And what’s Stephane (not Stephen, as I see now) D’Astous’ lesson from that situation? Don’t expect every game you release to be one of the best-selling titles of this or any generation? Don’t spend so much so that you can never make that investment back? Fire your marketing department for feeding you outlandish fantasies, or maybe your management staff for ignoring real data and trying to shape the future with wishes and denial?

        Nope! They just “don’t know how to sell games!” Whatever the crap that even means!

        D’Astous is understating a lot in saying that Square hasn’t been making the best investments lately, but for this guy to resign in frustration over ‘a lack of communication’ when he can’t even interpret the glaringly obvious?

        • syal says:

          Key phrase in the Polygon article: “I had difficulty understanding all of the different elements of his plan, so it would not be very logical for me talk about it.”

          Translation: “Square doesn’t know what they’re doing, but directly challenging their policies in a public forum won’t get me another job.”

          All I’m taking away from that is that Square still doesn’t think the problem is in their sales estimates, and D’Astous has more tact than Phil Fish.

    • Ingvar M says:

      “Eight times more work” should result in “eight times the people cost” (at least, you may need a bit more to deal with having eight times as many employees as you did, in terms of management and HR), so I’d say that purely based on that, “10 times the cost” sounds vaguely reasonable.

      • syal says:

        It’s eight times harder to juggle eight balls than one, but it doesn’t take more people or more time, just more skill and concentration.

        • Ingvar M says:

          Harder != more work, though. And you can scale work from people in two ways, you can have more people or you can work them (harder or smarter). Hopefully, they are already at the limit of smart, and there is practically no way you can work game developers harder (definitely not by a factor of eight). That leaves getting more of them.

          FWIW, juggling difficulty grows as O(n^2) not as O(n), but “harder” it’s still not the same as “more work”.

          • syal says:

            Hopefully, they are already at the limit of smart

            That’s the part I question. Especially since they’re using new tools now, they’ll not know the best way to use them yet, there’s absolutely room for them to get better.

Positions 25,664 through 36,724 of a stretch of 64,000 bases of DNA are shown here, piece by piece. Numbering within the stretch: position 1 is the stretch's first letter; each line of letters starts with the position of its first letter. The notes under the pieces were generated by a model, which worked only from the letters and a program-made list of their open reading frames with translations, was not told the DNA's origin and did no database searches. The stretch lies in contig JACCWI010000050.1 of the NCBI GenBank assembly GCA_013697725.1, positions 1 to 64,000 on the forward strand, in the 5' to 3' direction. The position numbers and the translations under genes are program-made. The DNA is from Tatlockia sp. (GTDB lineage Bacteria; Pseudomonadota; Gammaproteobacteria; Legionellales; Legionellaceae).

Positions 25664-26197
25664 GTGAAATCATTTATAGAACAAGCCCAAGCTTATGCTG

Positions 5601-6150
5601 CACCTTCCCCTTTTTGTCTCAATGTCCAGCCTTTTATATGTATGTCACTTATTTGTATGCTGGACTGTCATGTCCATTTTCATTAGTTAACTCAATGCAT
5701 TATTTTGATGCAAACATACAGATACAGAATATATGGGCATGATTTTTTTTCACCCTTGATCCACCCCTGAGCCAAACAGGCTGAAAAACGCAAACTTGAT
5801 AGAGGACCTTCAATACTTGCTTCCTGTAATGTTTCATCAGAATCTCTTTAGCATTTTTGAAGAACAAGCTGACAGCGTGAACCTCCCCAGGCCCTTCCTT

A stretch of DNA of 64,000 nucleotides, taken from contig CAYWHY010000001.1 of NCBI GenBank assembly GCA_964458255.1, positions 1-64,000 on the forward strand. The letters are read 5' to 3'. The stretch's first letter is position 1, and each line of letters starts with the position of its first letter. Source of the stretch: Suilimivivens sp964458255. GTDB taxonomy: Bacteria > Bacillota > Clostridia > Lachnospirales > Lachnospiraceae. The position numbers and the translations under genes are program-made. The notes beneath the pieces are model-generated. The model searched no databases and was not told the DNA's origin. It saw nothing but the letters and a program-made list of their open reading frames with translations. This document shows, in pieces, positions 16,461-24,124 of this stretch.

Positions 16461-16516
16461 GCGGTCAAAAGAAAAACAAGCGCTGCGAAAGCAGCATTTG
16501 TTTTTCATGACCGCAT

(It’s more accurate to say juggling eight balls is eight times more work, anyway.)

      • Thomas says:

        And if it were actually 8 times the people cost, than that means for every 50 person studio Capcom owns, they just hired 350 new employees. Unless they found a way to pay money to make people work instead of sleeping or eating… and that would still only be double the work.

    • Steve C says:

      > “eight to ten times more work”

      Effectively all of a developer’s cost is salary. If it’s more work then it’s going to be more man hours. More many hours scales directly. If it’s more difficult work requiring a more advanced skillset instead then that’s worse. That means that it’s 1) more specialized, 2) there are fewer people who can do it and 3) those people can demand higher wages. Plus any increase in size will have diminishing marginal returns. No matter which way you slice it, “more work” = “more expensive” in a fairly direct increasing ratio. Not necessarily linearly but close to it except worse.

      tl-dr; Capcom *did* say say next-gen development is eight times more expensive. Which if true, Capcom also said “We are going bankrupt this hardware generation.”

  5. Bropocalypse says:

    Eight-to-ten times more expensive? Wow. There are very few developers with that kind of money to spend. Even so, their profit margins will certainly be cut thin.

    Reading this article was like reading about how the dinosaurs were replaced by the little mammals.

    • Bropocalypse says:

      Additional thoughts.
      The console race seems pretty silly compared to other industries. It’d be like if every four years the three biggest auto makers released cars that were bigger, faster, less efficient, and more expensive. Sooner or later the roads aren’t gonna be wide enough to hold these monstrosities.

      Yeah, I like similes and analogies.

      • syal says:

        This makes me giggle; the thought of a videogame console so powerful a standard electrical outlet can’t handle it.

      • Klay F. says: